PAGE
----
South African miners go on strike at decision to close 4 mine shafts
With 14,000 job cuts threatened at Anglo American Platinum's South Africa mines, an army of men face the grim task of paying debts, children's school fees and supporting families without any income
.This week's announcement that Amplats was closing four shafts in South Africa's rugged highveld should not have come as much of a surprise.
During last year's bloody labour strikes, South Africa's mining sector warned that inflated wage bills would render operations uneconomical.
Those protestations may have self-servingly overlooked decades of under-investment and profit gouging, but when Amplats revealed its plans this week, the rationale was known.
Still, it came like a hammer blow to the men whose livelihoods now hang in the balance.
"It's very bad," said a distraught 29-year-old, who gave his name only as Kop. "I don't have words. It's difficult for me."
"My child is supposed to go to school."
For many of the half million who labour in South Africa's mines, it is relatively well paid work in a country were one in four have no job, and where poverty is endemic.
Although the posts are often far from home, the work also offers a leg up the social ladder, even if many -- with the aid of unscrupulous payday lenders -- tried to climb higher than their means would allow.
Johannes Mongane even brought his family from neighbouring Lesotho to live with him in Rustenburg, where 13,000 of the 14,000 jobs will be lost.
"We've got a lot of responsibilities," he said.
"We've got cars to pay, we've got houses to pay, and if this is going to happen that at the end of the day we're going to lose our jobs, it's crisis itself."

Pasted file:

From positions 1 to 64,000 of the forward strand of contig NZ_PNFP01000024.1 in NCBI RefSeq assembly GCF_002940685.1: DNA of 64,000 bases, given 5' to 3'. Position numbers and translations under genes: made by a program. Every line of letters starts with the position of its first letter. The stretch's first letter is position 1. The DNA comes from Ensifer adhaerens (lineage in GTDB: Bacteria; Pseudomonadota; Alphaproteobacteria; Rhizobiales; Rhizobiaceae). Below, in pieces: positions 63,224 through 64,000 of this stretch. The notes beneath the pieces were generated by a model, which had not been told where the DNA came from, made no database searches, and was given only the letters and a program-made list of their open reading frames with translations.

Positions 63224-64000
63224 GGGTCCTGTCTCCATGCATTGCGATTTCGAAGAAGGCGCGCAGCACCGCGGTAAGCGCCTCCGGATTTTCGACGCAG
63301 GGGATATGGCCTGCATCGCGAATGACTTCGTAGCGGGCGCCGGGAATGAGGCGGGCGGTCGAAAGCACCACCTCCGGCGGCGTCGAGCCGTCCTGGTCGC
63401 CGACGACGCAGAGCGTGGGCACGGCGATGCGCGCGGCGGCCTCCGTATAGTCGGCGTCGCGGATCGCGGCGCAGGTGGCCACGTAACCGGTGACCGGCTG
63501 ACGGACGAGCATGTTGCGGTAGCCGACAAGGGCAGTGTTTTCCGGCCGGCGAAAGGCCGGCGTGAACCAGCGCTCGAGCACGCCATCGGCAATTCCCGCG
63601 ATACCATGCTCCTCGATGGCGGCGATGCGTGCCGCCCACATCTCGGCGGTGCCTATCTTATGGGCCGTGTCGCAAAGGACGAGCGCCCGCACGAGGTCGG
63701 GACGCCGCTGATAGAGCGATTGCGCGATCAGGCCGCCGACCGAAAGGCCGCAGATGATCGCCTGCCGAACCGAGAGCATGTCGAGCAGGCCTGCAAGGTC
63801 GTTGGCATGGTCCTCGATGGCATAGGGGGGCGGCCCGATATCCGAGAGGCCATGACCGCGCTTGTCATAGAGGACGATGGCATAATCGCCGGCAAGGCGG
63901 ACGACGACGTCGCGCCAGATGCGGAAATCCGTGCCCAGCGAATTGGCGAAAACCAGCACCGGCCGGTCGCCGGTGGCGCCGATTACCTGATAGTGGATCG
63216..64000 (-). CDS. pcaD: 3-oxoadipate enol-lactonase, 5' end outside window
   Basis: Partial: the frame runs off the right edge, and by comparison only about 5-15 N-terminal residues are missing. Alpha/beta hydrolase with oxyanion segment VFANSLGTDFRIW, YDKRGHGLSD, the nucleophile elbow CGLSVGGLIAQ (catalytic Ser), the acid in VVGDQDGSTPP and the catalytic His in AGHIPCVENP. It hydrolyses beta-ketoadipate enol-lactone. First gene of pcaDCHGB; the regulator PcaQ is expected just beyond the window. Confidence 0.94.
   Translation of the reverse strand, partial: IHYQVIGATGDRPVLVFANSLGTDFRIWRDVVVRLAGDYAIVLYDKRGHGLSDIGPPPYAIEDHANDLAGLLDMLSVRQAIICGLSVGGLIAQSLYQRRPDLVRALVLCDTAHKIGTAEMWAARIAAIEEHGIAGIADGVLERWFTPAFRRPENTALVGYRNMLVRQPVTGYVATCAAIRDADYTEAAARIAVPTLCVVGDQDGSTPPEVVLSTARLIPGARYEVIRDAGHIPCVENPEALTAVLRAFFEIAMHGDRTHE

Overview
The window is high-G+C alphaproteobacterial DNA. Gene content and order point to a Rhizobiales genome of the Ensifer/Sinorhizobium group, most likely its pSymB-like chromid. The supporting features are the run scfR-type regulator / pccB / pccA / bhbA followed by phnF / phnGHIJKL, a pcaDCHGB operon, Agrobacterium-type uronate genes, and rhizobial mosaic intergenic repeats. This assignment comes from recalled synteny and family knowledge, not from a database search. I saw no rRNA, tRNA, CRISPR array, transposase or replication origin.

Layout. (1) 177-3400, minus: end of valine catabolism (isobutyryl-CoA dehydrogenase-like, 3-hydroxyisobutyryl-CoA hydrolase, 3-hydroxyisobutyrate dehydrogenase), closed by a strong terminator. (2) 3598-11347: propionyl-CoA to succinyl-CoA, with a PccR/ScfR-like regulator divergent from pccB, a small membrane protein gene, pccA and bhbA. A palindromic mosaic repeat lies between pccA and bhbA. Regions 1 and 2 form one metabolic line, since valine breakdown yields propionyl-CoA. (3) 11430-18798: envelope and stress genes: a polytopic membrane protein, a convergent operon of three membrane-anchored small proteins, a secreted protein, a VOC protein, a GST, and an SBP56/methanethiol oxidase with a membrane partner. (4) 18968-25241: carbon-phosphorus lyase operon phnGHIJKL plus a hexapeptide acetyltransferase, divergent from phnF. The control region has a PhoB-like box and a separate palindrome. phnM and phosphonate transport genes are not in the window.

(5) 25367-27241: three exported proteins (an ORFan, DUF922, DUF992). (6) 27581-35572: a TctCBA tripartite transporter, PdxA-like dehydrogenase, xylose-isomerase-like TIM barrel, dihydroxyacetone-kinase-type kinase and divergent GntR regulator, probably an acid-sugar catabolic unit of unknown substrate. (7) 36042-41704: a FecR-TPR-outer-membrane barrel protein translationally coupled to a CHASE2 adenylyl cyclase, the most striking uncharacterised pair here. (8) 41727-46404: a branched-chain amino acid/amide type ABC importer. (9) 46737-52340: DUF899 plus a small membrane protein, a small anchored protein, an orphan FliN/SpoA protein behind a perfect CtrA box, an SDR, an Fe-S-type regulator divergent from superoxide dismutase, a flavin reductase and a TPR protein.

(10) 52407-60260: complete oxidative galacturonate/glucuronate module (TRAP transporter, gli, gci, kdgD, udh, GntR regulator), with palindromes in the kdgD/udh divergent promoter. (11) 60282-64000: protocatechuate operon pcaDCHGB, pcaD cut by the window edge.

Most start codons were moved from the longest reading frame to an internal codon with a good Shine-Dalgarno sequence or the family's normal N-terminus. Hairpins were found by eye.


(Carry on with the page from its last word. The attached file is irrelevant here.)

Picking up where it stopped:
Amplats has pledged to create 14,000 new jobs elsewhere closer to the miners' home regions to replace the loss of income.
The firm says it has various projects in "housing, infrastructure and small business development".
Besides a severance package, it also promised skills training to prepare retrenched workers for new work. But it seems unlikely that every lost job will be replaced.
Few believe it will create 14,000 sustainable jobs overnight through bricklaying.
"The labour market in general is extraordinarily difficult and to reassign this quantity of workers in another capacity in an industry in stress is going to be very difficult," said labour analyst Daniel Silke.
"It ought to be seen as a public relations attempt at trying to ameliorate the worst effect of closures of the mines," he added.
"The reality will soon set in in terms of difficulty to find employment."
Some miners still have not received notice of the planned restructuring and like the optimists, they cling to hope that the jobs losses will not materialise.
"I don't know. Maybe we'll keep our jobs," said one man protesting against the cuts as a police helicopter circled overhead and armoured security vehicles kept watch from a distance.